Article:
Predisposing Factors of Recurrent Embolization in Cardiogenic Cerebral Embolism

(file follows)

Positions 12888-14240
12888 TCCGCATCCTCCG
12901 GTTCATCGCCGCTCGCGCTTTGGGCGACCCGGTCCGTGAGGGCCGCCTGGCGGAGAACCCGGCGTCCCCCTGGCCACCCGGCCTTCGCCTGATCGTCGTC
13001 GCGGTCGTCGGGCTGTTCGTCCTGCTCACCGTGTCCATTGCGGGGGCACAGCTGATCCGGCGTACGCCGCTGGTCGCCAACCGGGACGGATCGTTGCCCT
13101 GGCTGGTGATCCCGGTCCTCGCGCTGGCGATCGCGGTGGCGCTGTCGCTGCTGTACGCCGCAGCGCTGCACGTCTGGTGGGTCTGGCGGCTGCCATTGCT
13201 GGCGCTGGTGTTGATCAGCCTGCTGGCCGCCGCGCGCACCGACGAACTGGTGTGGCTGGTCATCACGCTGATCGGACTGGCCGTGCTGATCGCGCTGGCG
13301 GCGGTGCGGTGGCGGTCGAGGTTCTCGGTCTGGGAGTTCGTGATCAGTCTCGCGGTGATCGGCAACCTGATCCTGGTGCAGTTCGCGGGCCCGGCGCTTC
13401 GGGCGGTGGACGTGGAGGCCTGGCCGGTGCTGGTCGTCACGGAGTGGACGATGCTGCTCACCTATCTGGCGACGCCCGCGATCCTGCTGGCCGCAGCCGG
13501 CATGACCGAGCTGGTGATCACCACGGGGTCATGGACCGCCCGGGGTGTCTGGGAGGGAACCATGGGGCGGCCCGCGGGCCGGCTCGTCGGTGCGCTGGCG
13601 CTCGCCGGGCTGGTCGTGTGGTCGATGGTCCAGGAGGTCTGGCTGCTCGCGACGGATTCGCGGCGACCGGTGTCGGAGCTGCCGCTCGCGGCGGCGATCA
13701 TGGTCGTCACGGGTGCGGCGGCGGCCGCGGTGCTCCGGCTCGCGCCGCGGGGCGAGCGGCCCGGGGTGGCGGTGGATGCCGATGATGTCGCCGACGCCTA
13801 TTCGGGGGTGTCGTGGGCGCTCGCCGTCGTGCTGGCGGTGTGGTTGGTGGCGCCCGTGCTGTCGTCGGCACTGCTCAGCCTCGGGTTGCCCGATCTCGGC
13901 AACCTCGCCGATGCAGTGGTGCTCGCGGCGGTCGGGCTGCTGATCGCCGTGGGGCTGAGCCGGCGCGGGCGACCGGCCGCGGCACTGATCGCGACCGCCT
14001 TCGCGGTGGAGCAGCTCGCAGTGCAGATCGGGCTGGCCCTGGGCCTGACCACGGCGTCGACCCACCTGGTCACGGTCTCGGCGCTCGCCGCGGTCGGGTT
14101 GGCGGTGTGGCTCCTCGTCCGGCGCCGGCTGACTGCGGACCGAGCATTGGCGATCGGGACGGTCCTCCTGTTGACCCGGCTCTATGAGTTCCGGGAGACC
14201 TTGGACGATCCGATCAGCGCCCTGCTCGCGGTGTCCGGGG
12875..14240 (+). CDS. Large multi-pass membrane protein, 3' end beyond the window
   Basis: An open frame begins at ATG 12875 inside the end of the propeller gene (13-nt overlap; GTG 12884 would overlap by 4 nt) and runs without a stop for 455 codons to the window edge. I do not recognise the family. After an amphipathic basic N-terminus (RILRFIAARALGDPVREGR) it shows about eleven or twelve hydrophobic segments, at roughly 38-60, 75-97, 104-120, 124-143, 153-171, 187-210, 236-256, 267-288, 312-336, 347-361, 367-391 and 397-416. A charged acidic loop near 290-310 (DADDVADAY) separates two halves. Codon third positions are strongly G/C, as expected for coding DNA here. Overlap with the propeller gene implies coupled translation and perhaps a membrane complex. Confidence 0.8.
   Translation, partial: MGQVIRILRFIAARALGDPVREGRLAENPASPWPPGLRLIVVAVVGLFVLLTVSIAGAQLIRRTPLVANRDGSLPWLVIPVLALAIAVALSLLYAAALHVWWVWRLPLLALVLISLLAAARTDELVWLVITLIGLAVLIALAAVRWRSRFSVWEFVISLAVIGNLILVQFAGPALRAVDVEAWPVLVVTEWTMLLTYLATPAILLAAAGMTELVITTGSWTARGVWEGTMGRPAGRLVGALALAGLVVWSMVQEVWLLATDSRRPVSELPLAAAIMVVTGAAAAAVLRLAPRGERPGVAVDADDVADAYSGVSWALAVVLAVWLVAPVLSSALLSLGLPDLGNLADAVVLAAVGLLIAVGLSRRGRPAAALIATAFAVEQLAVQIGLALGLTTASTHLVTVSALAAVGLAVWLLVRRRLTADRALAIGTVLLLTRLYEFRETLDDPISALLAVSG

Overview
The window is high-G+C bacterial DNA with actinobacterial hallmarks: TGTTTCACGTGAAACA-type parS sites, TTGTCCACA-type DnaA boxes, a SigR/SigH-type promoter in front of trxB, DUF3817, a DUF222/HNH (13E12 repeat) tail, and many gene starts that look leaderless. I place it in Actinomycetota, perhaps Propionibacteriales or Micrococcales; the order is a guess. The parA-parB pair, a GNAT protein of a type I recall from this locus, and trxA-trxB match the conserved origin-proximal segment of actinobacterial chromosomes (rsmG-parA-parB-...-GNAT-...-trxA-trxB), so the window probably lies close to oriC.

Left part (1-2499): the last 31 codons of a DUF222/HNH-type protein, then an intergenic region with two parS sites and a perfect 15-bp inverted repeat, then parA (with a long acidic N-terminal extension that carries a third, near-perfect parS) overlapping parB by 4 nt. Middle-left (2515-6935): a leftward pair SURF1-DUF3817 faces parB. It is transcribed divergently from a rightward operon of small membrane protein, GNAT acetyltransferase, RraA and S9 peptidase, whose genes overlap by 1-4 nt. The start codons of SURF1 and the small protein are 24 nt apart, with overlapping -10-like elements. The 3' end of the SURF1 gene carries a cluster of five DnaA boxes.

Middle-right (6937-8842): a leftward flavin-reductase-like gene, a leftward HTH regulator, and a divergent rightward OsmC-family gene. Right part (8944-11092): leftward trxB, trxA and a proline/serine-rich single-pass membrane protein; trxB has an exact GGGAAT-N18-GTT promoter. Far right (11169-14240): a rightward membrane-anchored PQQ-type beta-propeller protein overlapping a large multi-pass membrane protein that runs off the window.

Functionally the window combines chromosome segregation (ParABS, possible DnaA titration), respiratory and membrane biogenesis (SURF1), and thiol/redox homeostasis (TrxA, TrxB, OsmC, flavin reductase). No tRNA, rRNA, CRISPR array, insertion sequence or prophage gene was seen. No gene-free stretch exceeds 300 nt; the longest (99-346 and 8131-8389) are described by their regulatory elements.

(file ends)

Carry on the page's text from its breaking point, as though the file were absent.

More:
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To elucidate the pathophysiology of intracardiac thrombus formation, serial two-dimensional echocardiographic examinations were performed on 30 consecutive patients with acute cardiogenic cerebral embolism in parallel with measurement of hematocrit and plasma levels of antithrombin III. The data from groups of patients with and without newly formed or enlarged thrombi were compared. Intracardiac thrombi were detected in eight of the 30 patients (27%), four at admission and four after admission. Enlargement of the thrombus was observed in four, and systemic embolization recurred in three of the eight. Antithrombin III levels already were low at admission in patients who later developed thrombi or had enlarged thrombi on serial examinations. When the development or enlargement of an intracardiac thrombus was detected by echocardiography, the diameter of the inferior vena cava was found to be reduced. At the same time, a decrease in antithrombin III and an increase in hematocrit were demonstrated. Intracardiac thrombi are frequently detected by repeated echocardiographic examination in patients with cerebral embolism. Dehydration seems to accelerate thrombus formation that is reflected by a decrease in antithrombin III. A low antithrombin III level at admission and/or a decrease in antithrombin III after admission may indicate the possible recurrence of embolism.

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